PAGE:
Like any college starter turned rookie, Marcus Allen hated sitting on the bench in 2018. That patience may have finally paid off. Allen is poised to have a key role in the Pittsburgh Steelers’ defense this season. After failing to draft a safety, Mike Tomlin pointed to Allen as one of the players they anticipate having a key role in the Steelers’ sub-package defense.
A stark contrast to what he experienced as a rookie. Allen struggled to get a hat on Sunday’s and wound up playing 30 snaps. Total. 18 on defense, most of that coming in the “no smoke” loss against the Chargers, and an additional 12 on defense.
“Throughout my whole football career I’ve never had to sit the bench and wait for my opportunity,” he recently told Steelers.com’s Teresa Varley. “It was new to me. It definitely humbled me and matured me more.”
Not even during his true freshman season at Penn State did Allen sit on the bench. He played all 13 games, making seven starts, and received several accolades to All-Freshman teams. By his next season, he was their full-time starting safety. Injuries never left him on the sidelines too, missing one game in college. So sitting the way he did last year was brand new.
He took it in stride the best he can, utilizing practice as his gameday.
“I treated practice like a game. Practice for me is fun. Coach Tomlin always told me to stay ready, even if you’re not up stay ready so you don’t have to get ready.”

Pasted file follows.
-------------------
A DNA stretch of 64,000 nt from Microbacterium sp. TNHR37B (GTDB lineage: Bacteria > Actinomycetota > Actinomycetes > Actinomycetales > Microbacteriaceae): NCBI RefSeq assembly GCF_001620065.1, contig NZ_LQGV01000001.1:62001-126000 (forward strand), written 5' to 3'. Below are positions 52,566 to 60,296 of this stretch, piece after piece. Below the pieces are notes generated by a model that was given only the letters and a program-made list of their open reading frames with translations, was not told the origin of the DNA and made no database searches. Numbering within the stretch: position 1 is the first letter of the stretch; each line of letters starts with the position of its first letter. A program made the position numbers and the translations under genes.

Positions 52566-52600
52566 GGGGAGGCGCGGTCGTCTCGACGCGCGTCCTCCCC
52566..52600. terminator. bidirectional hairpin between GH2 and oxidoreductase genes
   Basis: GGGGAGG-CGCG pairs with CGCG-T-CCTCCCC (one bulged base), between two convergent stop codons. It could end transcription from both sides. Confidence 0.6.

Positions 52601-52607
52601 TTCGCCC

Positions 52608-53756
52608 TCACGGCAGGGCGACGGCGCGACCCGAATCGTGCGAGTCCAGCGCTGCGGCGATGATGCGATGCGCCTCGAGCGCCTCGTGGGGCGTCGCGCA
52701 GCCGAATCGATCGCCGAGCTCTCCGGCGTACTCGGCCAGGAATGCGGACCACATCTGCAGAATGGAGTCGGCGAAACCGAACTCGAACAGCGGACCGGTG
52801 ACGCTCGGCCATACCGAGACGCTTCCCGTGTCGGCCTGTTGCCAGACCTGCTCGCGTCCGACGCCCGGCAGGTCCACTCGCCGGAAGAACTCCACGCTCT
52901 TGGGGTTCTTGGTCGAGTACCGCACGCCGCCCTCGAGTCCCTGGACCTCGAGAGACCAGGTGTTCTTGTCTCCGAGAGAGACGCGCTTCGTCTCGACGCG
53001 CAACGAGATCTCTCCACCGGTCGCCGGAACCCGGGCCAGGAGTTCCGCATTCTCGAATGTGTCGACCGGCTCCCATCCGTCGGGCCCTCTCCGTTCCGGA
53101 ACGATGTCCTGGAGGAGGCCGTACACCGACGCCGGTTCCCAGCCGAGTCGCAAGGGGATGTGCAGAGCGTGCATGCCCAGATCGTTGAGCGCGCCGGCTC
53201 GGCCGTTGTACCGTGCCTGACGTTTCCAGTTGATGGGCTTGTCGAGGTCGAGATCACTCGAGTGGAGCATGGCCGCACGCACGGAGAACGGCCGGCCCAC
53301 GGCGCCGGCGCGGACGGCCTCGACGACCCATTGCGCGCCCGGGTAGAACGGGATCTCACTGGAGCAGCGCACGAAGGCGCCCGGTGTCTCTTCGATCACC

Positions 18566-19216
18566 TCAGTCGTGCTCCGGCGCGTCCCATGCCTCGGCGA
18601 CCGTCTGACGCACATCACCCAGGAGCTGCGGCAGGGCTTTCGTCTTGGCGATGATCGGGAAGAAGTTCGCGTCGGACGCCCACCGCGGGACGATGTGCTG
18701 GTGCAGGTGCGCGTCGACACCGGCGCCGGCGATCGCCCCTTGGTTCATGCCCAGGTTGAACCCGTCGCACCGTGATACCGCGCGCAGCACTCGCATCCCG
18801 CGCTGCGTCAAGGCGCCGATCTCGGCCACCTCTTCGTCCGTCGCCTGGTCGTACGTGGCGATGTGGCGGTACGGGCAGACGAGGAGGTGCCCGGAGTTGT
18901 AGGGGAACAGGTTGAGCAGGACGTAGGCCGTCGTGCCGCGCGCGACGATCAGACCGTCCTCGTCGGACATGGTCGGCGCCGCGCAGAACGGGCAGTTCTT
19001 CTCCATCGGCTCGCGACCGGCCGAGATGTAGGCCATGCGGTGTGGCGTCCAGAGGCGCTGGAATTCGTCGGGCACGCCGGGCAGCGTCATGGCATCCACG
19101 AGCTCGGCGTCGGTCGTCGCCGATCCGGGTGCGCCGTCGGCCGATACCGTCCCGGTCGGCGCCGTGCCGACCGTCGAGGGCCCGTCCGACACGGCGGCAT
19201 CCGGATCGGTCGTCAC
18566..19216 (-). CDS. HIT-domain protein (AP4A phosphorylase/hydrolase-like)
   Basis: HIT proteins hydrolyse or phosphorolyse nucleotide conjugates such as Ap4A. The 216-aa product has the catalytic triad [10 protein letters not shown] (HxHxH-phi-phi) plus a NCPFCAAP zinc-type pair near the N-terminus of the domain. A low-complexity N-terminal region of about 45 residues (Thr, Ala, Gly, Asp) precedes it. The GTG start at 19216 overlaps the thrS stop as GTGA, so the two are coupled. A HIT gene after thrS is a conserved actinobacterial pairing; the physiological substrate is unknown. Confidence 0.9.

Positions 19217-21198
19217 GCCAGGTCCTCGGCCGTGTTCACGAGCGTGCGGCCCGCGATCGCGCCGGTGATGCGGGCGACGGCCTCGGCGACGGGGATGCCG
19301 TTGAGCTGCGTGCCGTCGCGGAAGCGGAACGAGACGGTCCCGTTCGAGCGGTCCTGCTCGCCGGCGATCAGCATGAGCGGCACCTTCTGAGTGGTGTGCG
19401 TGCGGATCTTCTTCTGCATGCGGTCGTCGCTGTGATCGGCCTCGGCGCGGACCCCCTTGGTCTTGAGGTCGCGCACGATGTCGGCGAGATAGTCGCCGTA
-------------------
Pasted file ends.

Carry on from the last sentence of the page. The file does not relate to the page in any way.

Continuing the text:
It’s a similar story we’ve heard from players like Josh Dobbs. When he was the #3 QB as a rookie, he routinely found receivers to throw with after practice. By the next year, Dobbs became the backup. For Allen, he’ll be in-line to log significant snaps.
Should he be Pittsburgh’s dime defender, and he’s the leader in the clubhouse, Allen may play north of 300 snaps. Last year, the team ran their 2-3-6 dime defense more than 37% of the time, most of any personnel grouping. Perhaps that gets reduced a bit after signing Mark Barron and drafting Devin Bush but even if that happens, dime will be used on 3rd and long and obvious passing situations (end of half, end of game).
The defense has struggled to find a competent dime defender since introducing it as part of their personnel groupings a few years ago. They’ve cycled through Robert Golden, William Gay, and Morgan Burnett as primary options. All three of those had short-lived roles in that spot, struggling to cover receivers and make splash plays in space.